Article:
And don’t worry this isn’t going to be a rant about expenses.

At Moseley Barcamp I gave a presentation about ‘conversational psychogeography‘ and the potential for an explosion in data analysis of emotions and place. It was a very broad overview and I continually admitted that real research needed to be done (I’d love to do it, but might have to find someone to fund it). As part of the talk I mentioned by emotional analysis of Birmingham social media – which outputs at @birminghamuk on Twitter.

During the questions afterwards Tom Watson suggested that my Birmingham UK emotion scraping could be applied to groups of people – Twittering MPs in particular. Technically it certainly can, and so I did. It’s at jonbounds.co.uk/arempshappy and tweets a score each day via @arempshappy on Twitter. It uses exactly the same code as the Birmingham UK system, except that it takes its data from an aggregated feed of the tweets of all MPs produced by Tweetminster.

Using groups of people immediately makes the analysis of the data easier (or at least offers precedent) – there’s already a website offering (limited, automated) analysis of people’s tweets. It’s called tweetpsych and uses established linguistic techniques (eg LIWC) to produce scores for different aspects of personality based on person’s tweets. to extend this to groups of people should be easy.

Although restricting analysis to groups of people opens up possibilities, the groups need to be be large enough to make the sample useful and also static enough to keep the statistics baring comparison. In some respects the group of tweeting MPs is ideal – and interesting enough to be worth analysing.

How useful it is is another matter, it was easy enough to set up – and could be improved upon by someone interested in groups – so let’s watch it and see if it spikes anywhere interestingly.

it’s not psychogeography, but it’s interesting.

Tom Watson suggested that my Birmigham UK emotion scraping coud be applied to groups of people – Twittering MPs in particular. Techically it certainly can, and so i did. It’s at jonbounds.co.uk/arempshappy and tweets a score each day via @arempshappy on Twitter. It uses exactly the same code as the Birmigham UK system, except that it takes its data from an aggregated feed of the tweets of all MPs produced by Tweetminster.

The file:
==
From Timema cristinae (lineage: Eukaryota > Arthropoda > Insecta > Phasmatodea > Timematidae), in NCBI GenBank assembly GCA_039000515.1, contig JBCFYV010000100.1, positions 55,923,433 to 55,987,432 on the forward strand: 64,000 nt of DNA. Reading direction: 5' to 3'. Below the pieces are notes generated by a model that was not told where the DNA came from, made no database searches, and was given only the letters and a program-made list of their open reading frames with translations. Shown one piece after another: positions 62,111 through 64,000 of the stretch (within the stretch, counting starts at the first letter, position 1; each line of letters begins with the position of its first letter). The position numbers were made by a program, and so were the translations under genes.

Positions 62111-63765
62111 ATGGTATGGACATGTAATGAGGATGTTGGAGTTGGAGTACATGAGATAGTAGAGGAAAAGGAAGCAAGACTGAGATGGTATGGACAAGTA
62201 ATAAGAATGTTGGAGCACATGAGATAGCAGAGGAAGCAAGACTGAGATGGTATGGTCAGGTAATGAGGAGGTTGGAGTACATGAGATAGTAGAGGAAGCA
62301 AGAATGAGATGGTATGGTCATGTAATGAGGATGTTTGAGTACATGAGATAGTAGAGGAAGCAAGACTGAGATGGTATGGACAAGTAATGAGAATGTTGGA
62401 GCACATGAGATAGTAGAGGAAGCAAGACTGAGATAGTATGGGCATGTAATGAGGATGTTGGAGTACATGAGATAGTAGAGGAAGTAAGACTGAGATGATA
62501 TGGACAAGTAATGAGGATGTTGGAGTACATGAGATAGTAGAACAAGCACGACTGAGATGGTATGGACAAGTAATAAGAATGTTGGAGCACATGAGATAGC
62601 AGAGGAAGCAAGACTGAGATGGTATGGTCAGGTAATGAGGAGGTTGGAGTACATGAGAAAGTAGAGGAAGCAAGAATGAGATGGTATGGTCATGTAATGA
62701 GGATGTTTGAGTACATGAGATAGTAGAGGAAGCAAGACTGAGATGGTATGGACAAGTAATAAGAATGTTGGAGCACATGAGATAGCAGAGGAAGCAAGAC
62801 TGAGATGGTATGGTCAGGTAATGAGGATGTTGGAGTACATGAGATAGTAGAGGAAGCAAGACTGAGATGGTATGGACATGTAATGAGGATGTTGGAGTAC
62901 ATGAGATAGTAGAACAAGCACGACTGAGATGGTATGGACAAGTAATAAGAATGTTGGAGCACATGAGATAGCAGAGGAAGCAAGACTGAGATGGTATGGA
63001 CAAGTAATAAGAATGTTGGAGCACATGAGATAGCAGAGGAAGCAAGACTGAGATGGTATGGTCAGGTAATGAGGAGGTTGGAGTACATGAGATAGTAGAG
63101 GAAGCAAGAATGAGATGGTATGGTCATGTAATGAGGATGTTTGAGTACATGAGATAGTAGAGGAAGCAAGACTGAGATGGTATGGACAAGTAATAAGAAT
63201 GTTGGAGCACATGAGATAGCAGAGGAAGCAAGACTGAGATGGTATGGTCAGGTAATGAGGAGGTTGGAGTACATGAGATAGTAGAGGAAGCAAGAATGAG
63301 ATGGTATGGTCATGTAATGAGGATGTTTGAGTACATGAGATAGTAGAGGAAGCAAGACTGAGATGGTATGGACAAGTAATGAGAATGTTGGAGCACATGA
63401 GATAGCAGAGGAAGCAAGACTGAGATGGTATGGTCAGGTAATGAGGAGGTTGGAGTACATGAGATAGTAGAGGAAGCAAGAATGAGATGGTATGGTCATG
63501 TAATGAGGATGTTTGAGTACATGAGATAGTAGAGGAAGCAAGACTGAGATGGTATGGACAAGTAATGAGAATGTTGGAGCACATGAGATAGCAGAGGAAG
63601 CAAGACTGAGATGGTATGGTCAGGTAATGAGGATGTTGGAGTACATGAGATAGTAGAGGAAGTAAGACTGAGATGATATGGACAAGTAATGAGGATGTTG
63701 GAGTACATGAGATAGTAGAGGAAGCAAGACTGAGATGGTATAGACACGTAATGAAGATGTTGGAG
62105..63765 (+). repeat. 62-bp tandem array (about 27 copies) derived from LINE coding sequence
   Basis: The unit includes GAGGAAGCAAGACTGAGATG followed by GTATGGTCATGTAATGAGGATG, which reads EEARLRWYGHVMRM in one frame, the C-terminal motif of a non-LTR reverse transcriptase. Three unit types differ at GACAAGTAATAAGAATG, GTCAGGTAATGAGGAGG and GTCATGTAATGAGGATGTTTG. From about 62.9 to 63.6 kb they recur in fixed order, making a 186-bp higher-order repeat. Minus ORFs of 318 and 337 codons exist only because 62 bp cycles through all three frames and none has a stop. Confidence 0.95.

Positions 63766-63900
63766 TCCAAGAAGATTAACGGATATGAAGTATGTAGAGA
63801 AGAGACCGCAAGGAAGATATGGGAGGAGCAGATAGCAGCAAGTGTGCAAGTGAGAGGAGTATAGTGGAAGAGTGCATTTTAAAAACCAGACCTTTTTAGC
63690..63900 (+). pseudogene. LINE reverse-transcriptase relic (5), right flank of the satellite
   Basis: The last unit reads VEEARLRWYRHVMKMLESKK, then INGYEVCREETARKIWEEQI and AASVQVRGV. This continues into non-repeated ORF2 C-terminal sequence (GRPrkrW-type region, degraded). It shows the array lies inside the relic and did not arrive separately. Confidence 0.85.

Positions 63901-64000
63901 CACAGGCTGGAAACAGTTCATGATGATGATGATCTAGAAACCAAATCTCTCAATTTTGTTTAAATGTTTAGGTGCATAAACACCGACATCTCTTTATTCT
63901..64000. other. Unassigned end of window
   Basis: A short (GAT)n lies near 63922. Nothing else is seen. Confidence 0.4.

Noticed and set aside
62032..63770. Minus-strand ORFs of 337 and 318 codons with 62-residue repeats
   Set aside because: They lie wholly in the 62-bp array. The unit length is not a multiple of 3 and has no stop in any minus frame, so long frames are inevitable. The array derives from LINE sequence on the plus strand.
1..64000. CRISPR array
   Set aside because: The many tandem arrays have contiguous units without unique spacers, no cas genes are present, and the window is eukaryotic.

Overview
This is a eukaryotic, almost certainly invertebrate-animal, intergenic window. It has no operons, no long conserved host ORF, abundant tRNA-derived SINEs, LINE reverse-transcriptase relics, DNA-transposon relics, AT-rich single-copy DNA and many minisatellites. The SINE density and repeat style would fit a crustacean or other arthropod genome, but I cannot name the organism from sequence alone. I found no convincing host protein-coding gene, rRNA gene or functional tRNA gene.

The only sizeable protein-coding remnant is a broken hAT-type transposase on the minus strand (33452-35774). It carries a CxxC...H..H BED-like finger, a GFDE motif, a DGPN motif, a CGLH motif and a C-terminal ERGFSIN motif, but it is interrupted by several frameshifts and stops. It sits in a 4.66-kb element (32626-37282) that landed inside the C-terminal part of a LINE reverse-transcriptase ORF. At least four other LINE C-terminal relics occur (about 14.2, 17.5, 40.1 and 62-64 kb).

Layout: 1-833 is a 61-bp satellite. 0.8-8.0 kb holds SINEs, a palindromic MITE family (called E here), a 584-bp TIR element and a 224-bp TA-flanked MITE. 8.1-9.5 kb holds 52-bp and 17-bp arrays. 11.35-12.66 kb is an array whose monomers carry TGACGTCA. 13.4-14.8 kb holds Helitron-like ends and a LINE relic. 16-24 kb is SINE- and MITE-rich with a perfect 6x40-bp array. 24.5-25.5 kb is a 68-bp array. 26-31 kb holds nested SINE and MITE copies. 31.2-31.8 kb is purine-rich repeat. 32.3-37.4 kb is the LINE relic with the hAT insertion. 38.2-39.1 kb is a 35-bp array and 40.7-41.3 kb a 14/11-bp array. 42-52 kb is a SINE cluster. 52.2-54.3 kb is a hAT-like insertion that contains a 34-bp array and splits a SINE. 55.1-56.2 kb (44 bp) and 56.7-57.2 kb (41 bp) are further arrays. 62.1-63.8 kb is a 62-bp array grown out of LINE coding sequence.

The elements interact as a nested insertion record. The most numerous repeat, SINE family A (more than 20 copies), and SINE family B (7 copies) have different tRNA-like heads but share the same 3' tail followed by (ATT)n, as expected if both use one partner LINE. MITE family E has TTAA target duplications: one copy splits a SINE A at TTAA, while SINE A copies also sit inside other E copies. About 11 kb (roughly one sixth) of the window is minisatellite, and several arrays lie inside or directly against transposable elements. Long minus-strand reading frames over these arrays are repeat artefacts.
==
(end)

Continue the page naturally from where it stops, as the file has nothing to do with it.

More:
Using groups of people imediately makes the analysis of the data easier (or at least offers precident) – there’s already a website offering (limited, automated) analysis of people’s tweets. It’s called tweetpsyche (check) and uses established linguistic techniques (link to software) to produce scores for different aspects of personality based on person’s tweets. to extend this to groups of people should be easy.

Although resticting anaylisis to groups of people opens up possibilites, the groups need to be be large enough to make the sample useful and also static enough to keep the statistics baring comparison. In some respects the group of tweeting MPs is ideal – and interesting enough to be worth anallising.

How useful it is is another matter, it was easy enough to set up – and could be improved upon by someone interested in groups – so let’s watch it and see if it spikes anywhere interestingly.

5 thoughts on “Are MPs happy?

  1. @Mike it’s one of the most lazy attempts at visualisation ever – font size matches the rating.

    I’m not sure the tweet only average (as opposed to the tweet + blog + news one of the brum rating) is working as well. Needs a bit of calibration, I’ll have a look when i have a mo’

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